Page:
SHERMAN, Texas (KXII) - For anyone who’s addicted to vaping or in the vaping business, Sep. 1 was an important day.
The state legislature moved the legal age to buy vape products from 18 to 21.
On a typical afternoon at Texoma Tobacco, a store that in recent years has not been living up to it’s name, customer Tanner Moore-Wise is getting a refill.
“I did start vaping at the legal age,” said Moore-Wise.
He’s 20-years-old, and even though the legal age to buy in Texas is 21, he’s grandfathered in.
Moore-Wise liked the higher age limit but isn’t sure how effective it will be.
“I do agree with it,” said Moore-Wise. “I mean the JUULs have been running rampant in high school nowadays. I mean, I can see on my SnapChat stories that people are trying to sell JUULs to people.”
In fact, it was easy to find someone selling vape pens on SnapChat in a matter of minutes.
Facebook Marketplace has rules against selling vape products, but KXII was able to find one advertised as a “smoking machine.”
“All you got to do is say, ‘meet me here, money is there. I’ll drop it off and you can come and snag it,'" said Deavion Price.
Price started vaping when he was 12-years-old.
Where does a 12-year-old get a vape?
“Just people around,” said Price. “All you got to do is ask.”
He stopped when he started running track and realized he couldn’t breathe.
“So the doctor said that, ‘are you vaping?’ and I said, ‘yes sir,’" Price said. “He told me if I didn’t quit, I’m going to have a collapsed lung."
He listened to the doctor and hasn’t vaped in two years.
Price was buying from friends, who got it from other people who knew someone over 18. He thinks moving the age to 21 will eventually help.
“I’m glad they upgraded the law to 21,” said Price. “Now my sister can’t do it.”
Carmen said she vapes every day.
She moved to Texas from Canada to play softball at a junior college. In Canada, the legal age where she lived was 19.
When she got to Texas, she had just turned 18 and gave it a try.
“So like everyone was doing it, and when I started doing it, I just couldn’t stop,” said Carmen.
Now, she’s never without her JUUL.
Carmen said if the age limit would have been 21 sooner, she would not have been exposed to vaping.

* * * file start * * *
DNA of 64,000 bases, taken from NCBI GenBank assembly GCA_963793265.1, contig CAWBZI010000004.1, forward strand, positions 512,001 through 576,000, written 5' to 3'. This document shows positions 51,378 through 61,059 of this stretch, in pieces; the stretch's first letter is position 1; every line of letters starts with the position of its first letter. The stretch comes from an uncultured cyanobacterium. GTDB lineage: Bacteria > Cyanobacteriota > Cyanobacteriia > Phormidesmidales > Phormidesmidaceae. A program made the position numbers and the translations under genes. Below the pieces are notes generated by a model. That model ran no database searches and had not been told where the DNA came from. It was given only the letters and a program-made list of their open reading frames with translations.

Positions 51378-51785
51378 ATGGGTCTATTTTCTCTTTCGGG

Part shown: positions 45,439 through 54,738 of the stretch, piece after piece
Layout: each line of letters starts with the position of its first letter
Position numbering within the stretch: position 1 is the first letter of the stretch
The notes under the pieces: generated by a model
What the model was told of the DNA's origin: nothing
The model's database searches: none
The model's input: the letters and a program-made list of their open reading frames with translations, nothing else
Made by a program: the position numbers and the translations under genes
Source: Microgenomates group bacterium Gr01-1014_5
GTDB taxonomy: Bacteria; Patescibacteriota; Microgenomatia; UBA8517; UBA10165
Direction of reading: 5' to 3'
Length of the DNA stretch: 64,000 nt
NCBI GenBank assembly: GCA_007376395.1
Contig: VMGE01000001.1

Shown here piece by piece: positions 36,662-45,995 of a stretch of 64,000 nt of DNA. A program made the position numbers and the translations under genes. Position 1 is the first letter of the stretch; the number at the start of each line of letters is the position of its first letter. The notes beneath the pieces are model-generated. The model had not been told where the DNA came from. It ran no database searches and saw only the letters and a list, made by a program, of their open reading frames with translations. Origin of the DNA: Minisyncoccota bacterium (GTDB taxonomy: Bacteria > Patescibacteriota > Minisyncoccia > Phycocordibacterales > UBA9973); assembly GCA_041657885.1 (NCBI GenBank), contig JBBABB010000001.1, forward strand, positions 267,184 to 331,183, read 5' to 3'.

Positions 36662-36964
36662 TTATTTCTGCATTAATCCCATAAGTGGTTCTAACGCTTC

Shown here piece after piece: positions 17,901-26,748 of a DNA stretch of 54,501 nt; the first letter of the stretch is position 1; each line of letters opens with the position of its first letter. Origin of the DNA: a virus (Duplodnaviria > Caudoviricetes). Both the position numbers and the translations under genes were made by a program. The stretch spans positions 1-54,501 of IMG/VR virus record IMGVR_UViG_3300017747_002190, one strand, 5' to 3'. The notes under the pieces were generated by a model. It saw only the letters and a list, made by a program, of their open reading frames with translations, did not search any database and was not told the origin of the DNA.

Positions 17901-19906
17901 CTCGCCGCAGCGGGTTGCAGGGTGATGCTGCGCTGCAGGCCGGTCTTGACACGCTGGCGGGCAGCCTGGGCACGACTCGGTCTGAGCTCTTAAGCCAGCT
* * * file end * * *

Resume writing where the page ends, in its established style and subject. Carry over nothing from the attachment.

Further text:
“Sure, definitely because I would not be able to buy them,” said Carmen. “And I wouldn’t know anyone who’s able to buy them for me.”
Enforcing the new law may be difficult.
KXII asked the Texas Alcoholic Beverage Commission if they plan to do any undercover stings for stores selling to minors, like they do with alcohol.
They referred the station to the county health department, who then referred KXII back to TABC.
Denison’s Police Chief Mike Gudgel said he’ll have no problem enforcing the law and handing out the $100 fine to anyone caught possessing underage or selling to a minor.
“Our hope is obviously we don’t want to find those things, but when we do, we hope the enforcement of these laws can literally turn these kids away from these harmful products,” said Chief Gudgel.
Texas Tobacco Manager Rachell Ashcraft isn’t worried about the new age law harming her business.
However, those in the vaping business are worried about a bill going through the U.S. Congress that would ban all the flavors, like strawberry crush lemonade.
If this becomes illegal, they said it could devastate their business.
“If the flavor ban passes within six months, then all of our vape stores are dead,” said Ashcraft. “We’re all out of business.”
Some in Congress are worried that the candy and fruit flavors are used by companies to appeal to children.
Ashcraft said these flavors, like blueberry infused churro, are an important tool for anyone looking to quit tobacco without turning to junk food.
“So, this actually knocks out that craving for the sweets, and you’re not gaining weight,” said Ashcraft. “And then you’re able to get the nicotine you need.”
That’s why Moore-Wise said he vapes and he doesn’t want to go back to tobacco.
“I feel better smoking this thing than I ever did smoking cigarettes,” said Moore-Wise.